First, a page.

These new engine options, with increased seating density combined with fuel-saving sharklets on the wingtips, can deliver per-seat fuel improvements of up to 20%. This is a huge benefit given the rising cost of fuel and the fact that fuel represents one of the main operational costs for an airline – second only behind crew costs.
The neo engines also have the potential to bring other cost savings, but only if airports around the world start to roll out landing charge structures that incentivize quieter aircraft.
Currently, there are a small number of airports that vary their landing charges based on aircraft noise emissions. London Heathrow is one example where significant savings can be made due to the lower noise emissions of the A320neo engines compared to the A320ceo engines.
Even if there is no financial saving on airport charges, the quieter neo engines improve travel comfort for passengers in the aircraft cabin.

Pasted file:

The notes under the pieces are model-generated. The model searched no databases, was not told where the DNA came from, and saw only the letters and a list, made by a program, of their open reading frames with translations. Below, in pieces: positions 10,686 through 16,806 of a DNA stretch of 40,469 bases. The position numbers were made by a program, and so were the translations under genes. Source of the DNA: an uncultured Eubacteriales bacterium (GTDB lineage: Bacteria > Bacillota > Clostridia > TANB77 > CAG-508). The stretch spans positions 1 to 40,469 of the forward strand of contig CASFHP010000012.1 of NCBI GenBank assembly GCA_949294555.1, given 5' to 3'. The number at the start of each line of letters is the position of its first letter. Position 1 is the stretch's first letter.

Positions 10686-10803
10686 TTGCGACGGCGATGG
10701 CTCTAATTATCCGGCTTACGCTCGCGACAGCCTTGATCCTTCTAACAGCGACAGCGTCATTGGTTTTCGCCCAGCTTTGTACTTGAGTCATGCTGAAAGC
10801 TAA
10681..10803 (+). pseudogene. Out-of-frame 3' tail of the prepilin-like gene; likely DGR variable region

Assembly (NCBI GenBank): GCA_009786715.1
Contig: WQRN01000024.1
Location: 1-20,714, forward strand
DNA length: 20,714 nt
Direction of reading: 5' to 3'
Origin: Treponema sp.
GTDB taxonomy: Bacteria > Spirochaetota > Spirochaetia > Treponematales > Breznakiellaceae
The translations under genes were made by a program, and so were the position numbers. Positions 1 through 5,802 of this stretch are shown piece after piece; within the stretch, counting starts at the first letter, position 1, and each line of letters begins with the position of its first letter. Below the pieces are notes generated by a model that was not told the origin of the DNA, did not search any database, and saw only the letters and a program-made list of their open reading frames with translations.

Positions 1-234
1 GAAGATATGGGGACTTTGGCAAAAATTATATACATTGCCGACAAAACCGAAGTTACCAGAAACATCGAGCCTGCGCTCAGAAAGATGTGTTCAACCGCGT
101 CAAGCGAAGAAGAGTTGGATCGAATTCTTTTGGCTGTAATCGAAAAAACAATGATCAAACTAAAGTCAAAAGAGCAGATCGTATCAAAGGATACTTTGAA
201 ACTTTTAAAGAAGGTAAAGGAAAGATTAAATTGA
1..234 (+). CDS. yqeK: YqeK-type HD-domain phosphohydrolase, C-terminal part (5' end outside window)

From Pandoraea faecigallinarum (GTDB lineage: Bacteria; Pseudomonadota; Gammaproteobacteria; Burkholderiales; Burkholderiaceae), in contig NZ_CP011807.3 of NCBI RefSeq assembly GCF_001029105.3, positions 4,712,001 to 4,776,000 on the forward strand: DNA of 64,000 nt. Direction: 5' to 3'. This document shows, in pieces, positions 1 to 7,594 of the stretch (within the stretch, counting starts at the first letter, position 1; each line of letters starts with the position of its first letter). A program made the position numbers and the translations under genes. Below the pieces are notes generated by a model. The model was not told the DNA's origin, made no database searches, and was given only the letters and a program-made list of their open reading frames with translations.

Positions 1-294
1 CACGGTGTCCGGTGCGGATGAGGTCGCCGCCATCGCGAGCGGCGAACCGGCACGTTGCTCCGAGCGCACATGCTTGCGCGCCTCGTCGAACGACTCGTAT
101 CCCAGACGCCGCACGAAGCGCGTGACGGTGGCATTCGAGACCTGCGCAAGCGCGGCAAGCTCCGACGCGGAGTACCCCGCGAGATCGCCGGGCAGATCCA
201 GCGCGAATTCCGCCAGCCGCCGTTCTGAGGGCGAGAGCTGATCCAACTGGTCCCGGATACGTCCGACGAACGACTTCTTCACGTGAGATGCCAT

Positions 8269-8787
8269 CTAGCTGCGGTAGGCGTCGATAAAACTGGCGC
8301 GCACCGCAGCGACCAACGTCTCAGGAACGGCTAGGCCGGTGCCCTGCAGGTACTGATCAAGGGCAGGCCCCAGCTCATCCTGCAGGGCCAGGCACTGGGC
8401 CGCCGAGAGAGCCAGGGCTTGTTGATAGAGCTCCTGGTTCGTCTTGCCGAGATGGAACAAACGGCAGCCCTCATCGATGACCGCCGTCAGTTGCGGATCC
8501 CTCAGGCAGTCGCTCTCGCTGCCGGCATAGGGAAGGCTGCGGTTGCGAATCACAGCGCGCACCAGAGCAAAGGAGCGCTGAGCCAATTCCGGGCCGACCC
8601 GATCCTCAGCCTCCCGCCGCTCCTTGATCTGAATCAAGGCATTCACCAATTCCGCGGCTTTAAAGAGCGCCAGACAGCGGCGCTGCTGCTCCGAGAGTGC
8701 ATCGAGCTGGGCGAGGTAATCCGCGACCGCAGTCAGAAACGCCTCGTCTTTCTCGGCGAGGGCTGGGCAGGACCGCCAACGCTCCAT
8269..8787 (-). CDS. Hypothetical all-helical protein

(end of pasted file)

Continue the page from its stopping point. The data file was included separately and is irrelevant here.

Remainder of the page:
Airbus’ typical 2-class and maximum seating capacities for the A320 are shown in the table below.
However, these numbers are for comparison purposes only, as in practice airlines fit out their aircraft in many different seating configurations and actual seat numbers can vary significantly between different variants, even within the same airline.
|Aircraft||Typical 2-Class Seating Capacity||Maximum Seating Capacity|
|A320ceo||140 – 170||180|
|A320neo||150 – 180||194|
If the fuselage dimensions of the A320ceo and the A320neo are the same, how can the A320neo accommodate more passengers than the A320ceo? The answer lies in a redesigned cabin layout.